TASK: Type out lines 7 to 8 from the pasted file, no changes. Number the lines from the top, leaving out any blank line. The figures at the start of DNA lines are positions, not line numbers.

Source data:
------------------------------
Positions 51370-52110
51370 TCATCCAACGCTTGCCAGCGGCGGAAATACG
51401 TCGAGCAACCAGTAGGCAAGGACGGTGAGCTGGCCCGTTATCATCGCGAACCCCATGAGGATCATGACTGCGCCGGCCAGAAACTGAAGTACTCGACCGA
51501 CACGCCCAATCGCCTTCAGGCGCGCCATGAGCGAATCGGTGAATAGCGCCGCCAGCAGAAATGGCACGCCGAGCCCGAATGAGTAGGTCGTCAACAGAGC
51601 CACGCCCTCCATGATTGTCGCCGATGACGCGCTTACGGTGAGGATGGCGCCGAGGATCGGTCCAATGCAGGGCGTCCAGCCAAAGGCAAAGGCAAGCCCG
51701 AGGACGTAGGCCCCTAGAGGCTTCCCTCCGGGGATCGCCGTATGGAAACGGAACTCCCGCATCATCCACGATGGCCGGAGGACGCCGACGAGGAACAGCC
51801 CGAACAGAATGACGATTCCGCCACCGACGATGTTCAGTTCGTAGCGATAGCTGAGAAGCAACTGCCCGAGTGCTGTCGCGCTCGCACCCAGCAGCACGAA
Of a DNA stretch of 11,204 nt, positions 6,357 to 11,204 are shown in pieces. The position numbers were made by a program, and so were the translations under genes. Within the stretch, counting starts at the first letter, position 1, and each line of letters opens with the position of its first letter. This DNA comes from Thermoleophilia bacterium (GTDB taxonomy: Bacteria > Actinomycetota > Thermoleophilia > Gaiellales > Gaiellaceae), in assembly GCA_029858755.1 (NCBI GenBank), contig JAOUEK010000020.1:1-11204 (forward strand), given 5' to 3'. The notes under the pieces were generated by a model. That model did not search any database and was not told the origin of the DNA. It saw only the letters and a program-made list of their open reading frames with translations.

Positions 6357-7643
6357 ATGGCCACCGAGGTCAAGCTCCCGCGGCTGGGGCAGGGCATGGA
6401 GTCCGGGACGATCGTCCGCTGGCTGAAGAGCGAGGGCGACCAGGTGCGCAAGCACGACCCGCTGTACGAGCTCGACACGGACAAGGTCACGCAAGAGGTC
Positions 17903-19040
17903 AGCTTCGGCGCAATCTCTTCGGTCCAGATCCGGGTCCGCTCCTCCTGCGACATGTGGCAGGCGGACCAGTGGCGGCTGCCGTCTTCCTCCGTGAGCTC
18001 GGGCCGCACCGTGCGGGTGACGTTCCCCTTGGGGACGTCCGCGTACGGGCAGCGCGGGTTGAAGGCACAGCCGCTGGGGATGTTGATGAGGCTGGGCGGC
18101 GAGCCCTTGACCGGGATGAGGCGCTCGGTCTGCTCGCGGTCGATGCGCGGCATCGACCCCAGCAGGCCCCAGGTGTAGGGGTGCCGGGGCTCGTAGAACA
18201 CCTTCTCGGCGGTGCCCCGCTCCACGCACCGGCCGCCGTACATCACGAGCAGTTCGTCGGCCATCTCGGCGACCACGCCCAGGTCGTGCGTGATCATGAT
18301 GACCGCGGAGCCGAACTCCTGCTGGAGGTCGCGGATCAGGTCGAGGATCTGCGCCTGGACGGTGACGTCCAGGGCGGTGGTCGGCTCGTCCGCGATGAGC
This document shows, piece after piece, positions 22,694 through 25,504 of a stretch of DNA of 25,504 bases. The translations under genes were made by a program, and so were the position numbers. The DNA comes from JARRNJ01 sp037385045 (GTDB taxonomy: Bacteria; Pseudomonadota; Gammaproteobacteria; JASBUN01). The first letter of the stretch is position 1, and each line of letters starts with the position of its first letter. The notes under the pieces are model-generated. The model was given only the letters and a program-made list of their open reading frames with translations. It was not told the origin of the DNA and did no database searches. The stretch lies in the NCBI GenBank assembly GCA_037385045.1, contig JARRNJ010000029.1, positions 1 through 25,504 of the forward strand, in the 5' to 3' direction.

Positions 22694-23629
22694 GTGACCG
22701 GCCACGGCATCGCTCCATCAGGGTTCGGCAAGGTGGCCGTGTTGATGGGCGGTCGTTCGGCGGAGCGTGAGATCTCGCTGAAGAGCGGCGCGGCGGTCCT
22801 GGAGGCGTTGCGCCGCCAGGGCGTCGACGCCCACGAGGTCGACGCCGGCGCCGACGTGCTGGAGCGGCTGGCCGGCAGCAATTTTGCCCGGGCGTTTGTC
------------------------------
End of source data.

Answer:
51801 CGAACAGAATGACGATTCCGCCACCGACGATGTTCAGTTCGTAGCGATAGCTGAGAAGCAACTGCCCGAGTGCTGTCGCGCTCGCACCCAGCAGCACGAA
Of a DNA stretch of 11,204 nt, positions 6,357 to 11,204 are shown in pieces. The position numbers were made by a program, and so were the translations under genes. Within the stretch, counting starts at the first letter, position 1, and each line of letters opens with the position of its first letter. This DNA comes from Thermoleophilia bacterium (GTDB taxonomy: Bacteria > Actinomycetota > Thermoleophilia > Gaiellales > Gaiellaceae), in assembly GCA_029858755.1 (NCBI GenBank), contig JAOUEK010000020.1:1-11204 (forward strand), given 5' to 3'. The notes under the pieces were generated by a model. That model did not search any database and was not told the origin of the DNA. It saw only the letters and a program-made list of their open reading frames with translations.